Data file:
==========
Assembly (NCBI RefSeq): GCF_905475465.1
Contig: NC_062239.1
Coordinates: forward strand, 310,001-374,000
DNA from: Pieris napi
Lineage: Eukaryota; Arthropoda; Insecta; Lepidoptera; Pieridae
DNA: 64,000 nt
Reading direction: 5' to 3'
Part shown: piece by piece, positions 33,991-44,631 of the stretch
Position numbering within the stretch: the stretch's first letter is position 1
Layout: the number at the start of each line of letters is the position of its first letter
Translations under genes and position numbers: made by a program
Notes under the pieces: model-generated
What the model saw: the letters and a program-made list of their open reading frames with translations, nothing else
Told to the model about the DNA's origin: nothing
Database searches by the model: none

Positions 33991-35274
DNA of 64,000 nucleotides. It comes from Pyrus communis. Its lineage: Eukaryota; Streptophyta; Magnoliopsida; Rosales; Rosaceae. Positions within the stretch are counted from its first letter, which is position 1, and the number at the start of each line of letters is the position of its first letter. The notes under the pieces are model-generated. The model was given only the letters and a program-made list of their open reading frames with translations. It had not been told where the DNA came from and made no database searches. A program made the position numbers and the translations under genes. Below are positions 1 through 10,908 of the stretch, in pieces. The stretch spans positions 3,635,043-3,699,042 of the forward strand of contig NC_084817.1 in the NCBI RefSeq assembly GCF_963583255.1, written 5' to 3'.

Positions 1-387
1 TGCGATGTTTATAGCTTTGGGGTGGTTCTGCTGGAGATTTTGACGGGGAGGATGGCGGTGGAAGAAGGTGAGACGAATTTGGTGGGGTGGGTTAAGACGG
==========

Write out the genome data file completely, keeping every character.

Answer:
Assembly (NCBI RefSeq): GCF_905475465.1
Contig: NC_062239.1
Coordinates: forward strand, 310,001-374,000
DNA from: Pieris napi
Lineage: Eukaryota; Arthropoda; Insecta; Lepidoptera; Pieridae
DNA: 64,000 nt
Reading direction: 5' to 3'
Part shown: piece by piece, positions 33,991-44,631 of the stretch
Position numbering within the stretch: the stretch's first letter is position 1
Layout: the number at the start of each line of letters is the position of its first letter
Translations under genes and position numbers: made by a program
Notes under the pieces: model-generated
What the model saw: the letters and a program-made list of their open reading frames with translations, nothing else
Told to the model about the DNA's origin: nothing
Database searches by the model: none

Positions 33991-35274
DNA of 64,000 nucleotides. It comes from Pyrus communis. Its lineage: Eukaryota; Streptophyta; Magnoliopsida; Rosales; Rosaceae. Positions within the stretch are counted from its first letter, which is position 1, and the number at the start of each line of letters is the position of its first letter. The notes under the pieces are model-generated. The model was given only the letters and a program-made list of their open reading frames with translations. It had not been told where the DNA came from and made no database searches. A program made the position numbers and the translations under genes. Below are positions 1 through 10,908 of the stretch, in pieces. The stretch spans positions 3,635,043-3,699,042 of the forward strand of contig NC_084817.1 in the NCBI RefSeq assembly GCF_963583255.1, written 5' to 3'.

Positions 1-387
1 TGCGATGTTTATAGCTTTGGGGTGGTTCTGCTGGAGATTTTGACGGGGAGGATGGCGGTGGAAGAAGGTGAGACGAATTTGGTGGGGTGGGTTAAGACGG